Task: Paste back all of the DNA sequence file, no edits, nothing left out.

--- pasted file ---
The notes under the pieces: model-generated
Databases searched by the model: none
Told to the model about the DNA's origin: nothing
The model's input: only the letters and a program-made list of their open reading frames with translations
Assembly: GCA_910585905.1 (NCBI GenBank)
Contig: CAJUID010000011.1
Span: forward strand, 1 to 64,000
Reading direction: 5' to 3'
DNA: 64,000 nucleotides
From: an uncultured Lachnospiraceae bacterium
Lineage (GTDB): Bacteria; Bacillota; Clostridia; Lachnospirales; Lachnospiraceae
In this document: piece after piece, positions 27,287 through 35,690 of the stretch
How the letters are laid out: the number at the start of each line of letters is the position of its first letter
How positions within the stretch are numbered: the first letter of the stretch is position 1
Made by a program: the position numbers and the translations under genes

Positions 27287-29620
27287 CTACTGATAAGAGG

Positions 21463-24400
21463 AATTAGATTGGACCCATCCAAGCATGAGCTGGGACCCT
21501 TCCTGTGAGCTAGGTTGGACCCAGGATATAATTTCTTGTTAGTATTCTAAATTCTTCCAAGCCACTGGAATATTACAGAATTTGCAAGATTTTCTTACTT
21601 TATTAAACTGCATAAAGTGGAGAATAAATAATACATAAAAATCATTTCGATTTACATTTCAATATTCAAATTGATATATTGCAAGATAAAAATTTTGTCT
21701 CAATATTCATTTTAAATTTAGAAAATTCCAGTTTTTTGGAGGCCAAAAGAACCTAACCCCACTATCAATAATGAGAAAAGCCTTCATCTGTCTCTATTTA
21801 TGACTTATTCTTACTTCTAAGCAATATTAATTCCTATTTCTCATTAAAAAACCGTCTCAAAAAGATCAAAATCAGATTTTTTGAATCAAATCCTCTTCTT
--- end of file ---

The notes under the pieces: model-generated
Databases searched by the model: none
Told to the model about the DNA's origin: nothing
The model's input: only the letters and a program-made list of their open reading frames with translations
Assembly: GCA_910585905.1 (NCBI GenBank)
Contig: CAJUID010000011.1
Span: forward strand, 1 to 64,000
Reading direction: 5' to 3'
DNA: 64,000 nucleotides
From: an uncultured Lachnospiraceae bacterium
Lineage (GTDB): Bacteria; Bacillota; Clostridia; Lachnospirales; Lachnospiraceae
In this document: piece after piece, positions 27,287 through 35,690 of the stretch
How the letters are laid out: the number at the start of each line of letters is the position of its first letter
How positions within the stretch are numbered: the first letter of the stretch is position 1
Made by a program: the position numbers and the translations under genes

Positions 27287-29620
27287 CTACTGATAAGAGG

Positions 21463-24400
21463 AATTAGATTGGACCCATCCAAGCATGAGCTGGGACCCT
21501 TCCTGTGAGCTAGGTTGGACCCAGGATATAATTTCTTGTTAGTATTCTAAATTCTTCCAAGCCACTGGAATATTACAGAATTTGCAAGATTTTCTTACTT
21601 TATTAAACTGCATAAAGTGGAGAATAAATAATACATAAAAATCATTTCGATTTACATTTCAATATTCAAATTGATATATTGCAAGATAAAAATTTTGTCT
21701 CAATATTCATTTTAAATTTAGAAAATTCCAGTTTTTTGGAGGCCAAAAGAACCTAACCCCACTATCAATAATGAGAAAAGCCTTCATCTGTCTCTATTTA
21801 TGACTTATTCTTACTTCTAAGCAATATTAATTCCTATTTCTCATTAAAAAACCGTCTCAAAAAGATCAAAATCAGATTTTTTGAATCAAATCCTCTTCTT